Detail publikace

Leachability of denitrifying bioreactor fillings

Originální název

Leachability of denitrifying bioreactor fillings

Anglický název

Leachability of denitrifying bioreactor fillings

Jazyk

en

Originální abstrakt

Denitrifying bioreactors can be used to reduce high nitrate concentrations in agricultural runoff in situ. They operate on the basis of the flow of nitrate-rich water through a filtration medium containing biodegradable organic matter that serves as an organic carbon source for denitrification bacteria. However, undesirable excessive leaching of organic compounds from the bioreactor fillings can occur, especially in the start-up phase. The paper presents the results of static leaching tests conducted on six different wood materials potentially applicable as denitrifying bioreactor fillings, namely a mixture of pine and larch bark, and chips made from oak, poplar, beech, acacia, and spruce wood. The chemical properties of aqueous extracts from wood materials were determined and ecotoxicological bioassays were performed. The results indicate significant differences among the woods of different tree species, mainly in terms of the leaching of organic substances and ecotoxicity. The best results were achieved with the mixture of pine and larch bark, and with poplar chips. In contrast, acacia and oak chips emerged as the least suitable due to their excessive leaching of organic substances and the ecotoxicity of the resulting leachates. Storage of nitrification bioreactor fillings in moist conditions during a dry period led to lower leachability than storage submerged in water. The pretreatment of materials by drying was shown to be somewhat inadvisable.

Anglický abstrakt

Denitrifying bioreactors can be used to reduce high nitrate concentrations in agricultural runoff in situ. They operate on the basis of the flow of nitrate-rich water through a filtration medium containing biodegradable organic matter that serves as an organic carbon source for denitrification bacteria. However, undesirable excessive leaching of organic compounds from the bioreactor fillings can occur, especially in the start-up phase. The paper presents the results of static leaching tests conducted on six different wood materials potentially applicable as denitrifying bioreactor fillings, namely a mixture of pine and larch bark, and chips made from oak, poplar, beech, acacia, and spruce wood. The chemical properties of aqueous extracts from wood materials were determined and ecotoxicological bioassays were performed. The results indicate significant differences among the woods of different tree species, mainly in terms of the leaching of organic substances and ecotoxicity. The best results were achieved with the mixture of pine and larch bark, and with poplar chips. In contrast, acacia and oak chips emerged as the least suitable due to their excessive leaching of organic substances and the ecotoxicity of the resulting leachates. Storage of nitrification bioreactor fillings in moist conditions during a dry period led to lower leachability than storage submerged in water. The pretreatment of materials by drying was shown to be somewhat inadvisable.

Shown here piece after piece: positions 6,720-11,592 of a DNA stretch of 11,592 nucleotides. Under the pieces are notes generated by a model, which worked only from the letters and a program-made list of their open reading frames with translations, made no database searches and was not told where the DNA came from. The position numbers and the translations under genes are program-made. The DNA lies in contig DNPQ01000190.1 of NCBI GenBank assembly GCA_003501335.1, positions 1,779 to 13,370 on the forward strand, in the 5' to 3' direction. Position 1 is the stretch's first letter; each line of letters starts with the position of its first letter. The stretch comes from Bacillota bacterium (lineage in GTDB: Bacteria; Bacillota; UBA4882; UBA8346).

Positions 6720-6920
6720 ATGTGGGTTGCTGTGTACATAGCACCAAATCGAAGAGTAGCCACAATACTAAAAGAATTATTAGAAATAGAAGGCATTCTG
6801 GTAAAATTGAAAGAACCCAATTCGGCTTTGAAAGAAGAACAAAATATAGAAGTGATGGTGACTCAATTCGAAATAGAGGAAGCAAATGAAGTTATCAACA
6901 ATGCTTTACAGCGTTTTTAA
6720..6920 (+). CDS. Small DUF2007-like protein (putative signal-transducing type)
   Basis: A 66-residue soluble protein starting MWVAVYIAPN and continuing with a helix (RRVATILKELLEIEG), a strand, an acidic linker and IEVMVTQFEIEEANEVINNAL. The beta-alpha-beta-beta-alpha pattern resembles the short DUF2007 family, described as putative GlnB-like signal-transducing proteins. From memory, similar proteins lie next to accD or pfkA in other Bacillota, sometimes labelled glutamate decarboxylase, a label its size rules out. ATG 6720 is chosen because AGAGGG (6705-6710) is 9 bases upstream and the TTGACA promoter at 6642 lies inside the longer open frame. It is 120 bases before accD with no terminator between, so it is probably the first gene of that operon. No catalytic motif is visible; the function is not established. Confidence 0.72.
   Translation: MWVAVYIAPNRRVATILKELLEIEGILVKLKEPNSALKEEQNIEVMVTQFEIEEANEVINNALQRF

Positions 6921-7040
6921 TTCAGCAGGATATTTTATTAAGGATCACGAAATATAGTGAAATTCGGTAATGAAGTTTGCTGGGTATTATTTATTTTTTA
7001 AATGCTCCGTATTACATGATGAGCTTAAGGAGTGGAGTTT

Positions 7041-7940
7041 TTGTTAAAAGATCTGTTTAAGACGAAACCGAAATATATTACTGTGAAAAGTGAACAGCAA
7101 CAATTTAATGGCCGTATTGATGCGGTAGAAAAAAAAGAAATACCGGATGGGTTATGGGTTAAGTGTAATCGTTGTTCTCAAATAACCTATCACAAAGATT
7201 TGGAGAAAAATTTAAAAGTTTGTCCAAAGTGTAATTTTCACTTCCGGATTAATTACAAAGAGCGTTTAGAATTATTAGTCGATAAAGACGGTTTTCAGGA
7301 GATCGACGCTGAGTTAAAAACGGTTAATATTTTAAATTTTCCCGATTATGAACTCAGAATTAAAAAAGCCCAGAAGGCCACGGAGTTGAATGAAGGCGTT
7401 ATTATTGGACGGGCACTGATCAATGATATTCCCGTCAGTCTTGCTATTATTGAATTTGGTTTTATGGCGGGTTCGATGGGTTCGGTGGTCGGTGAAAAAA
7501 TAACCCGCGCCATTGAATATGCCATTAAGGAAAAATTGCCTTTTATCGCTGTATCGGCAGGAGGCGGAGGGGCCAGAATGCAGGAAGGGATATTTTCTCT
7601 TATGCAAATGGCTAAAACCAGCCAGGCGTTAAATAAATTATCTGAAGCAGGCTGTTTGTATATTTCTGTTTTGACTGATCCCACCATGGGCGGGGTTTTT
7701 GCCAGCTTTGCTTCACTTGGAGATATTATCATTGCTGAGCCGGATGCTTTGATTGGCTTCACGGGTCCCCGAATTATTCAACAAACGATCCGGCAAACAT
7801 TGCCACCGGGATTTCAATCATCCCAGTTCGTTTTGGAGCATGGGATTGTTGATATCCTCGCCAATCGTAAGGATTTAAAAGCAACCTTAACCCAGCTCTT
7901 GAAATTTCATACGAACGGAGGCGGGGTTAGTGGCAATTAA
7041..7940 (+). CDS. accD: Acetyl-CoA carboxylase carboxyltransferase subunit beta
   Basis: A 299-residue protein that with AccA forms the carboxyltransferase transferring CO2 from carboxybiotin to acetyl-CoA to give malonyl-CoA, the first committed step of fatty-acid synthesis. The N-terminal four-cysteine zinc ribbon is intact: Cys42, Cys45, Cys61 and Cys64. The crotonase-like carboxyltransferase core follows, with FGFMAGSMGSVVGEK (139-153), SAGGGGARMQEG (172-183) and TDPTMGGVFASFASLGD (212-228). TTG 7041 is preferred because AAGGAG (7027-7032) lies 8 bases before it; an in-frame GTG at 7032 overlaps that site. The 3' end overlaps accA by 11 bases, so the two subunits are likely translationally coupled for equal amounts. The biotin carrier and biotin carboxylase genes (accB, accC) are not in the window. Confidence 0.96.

BibTex


@inproceedings{BUT139034,
  author="Kateřina {Schrimpelová} and Eliška {Maršálková} and Jitka {Malá} and Zuzana {Bílková} and Karel {Hrich}",
  title="Leachability of denitrifying bioreactor fillings",
  annote="Denitrifying bioreactors can be used to reduce high nitrate concentrations in agricultural runoff in situ. They operate on the basis of the flow of nitrate-rich water through a filtration medium containing biodegradable organic matter that serves as an organic carbon source for denitrification bacteria. However, undesirable excessive leaching of organic compounds from the bioreactor fillings can occur, especially in the start-up phase.
The paper presents the results of static leaching tests conducted on six different wood materials potentially applicable as denitrifying bioreactor fillings, namely a mixture of pine and larch bark, and chips made from oak, poplar, beech, acacia, and spruce wood. The chemical properties of aqueous extracts from wood materials were determined and ecotoxicological bioassays were performed.
The results indicate significant differences among the woods of different tree species, mainly in terms of the leaching of organic substances and ecotoxicity. The best results were achieved with the mixture of pine and larch bark, and with poplar chips. In contrast, acacia and oak chips emerged as the least suitable due to their excessive leaching of organic substances and the ecotoxicity of the resulting leachates. Storage of nitrification bioreactor fillings in moist conditions during a dry period led to lower leachability than storage submerged in water. The pretreatment of materials by drying was shown to be somewhat inadvisable.",
  address="STEF92 Technology Ltd.",
  booktitle="SGEM Conference Proceedings",
  chapter="139034",
  doi="10.5593/sgem2017/52/S20.078",
  edition="Ecology, Economics, Education and Legislation",
  howpublished="print",
  institution="STEF92 Technology Ltd.",
  number="52",
  year="2017",
  month="june",
  pages="613--620",
  publisher="STEF92 Technology Ltd.",
  type="conference paper"
}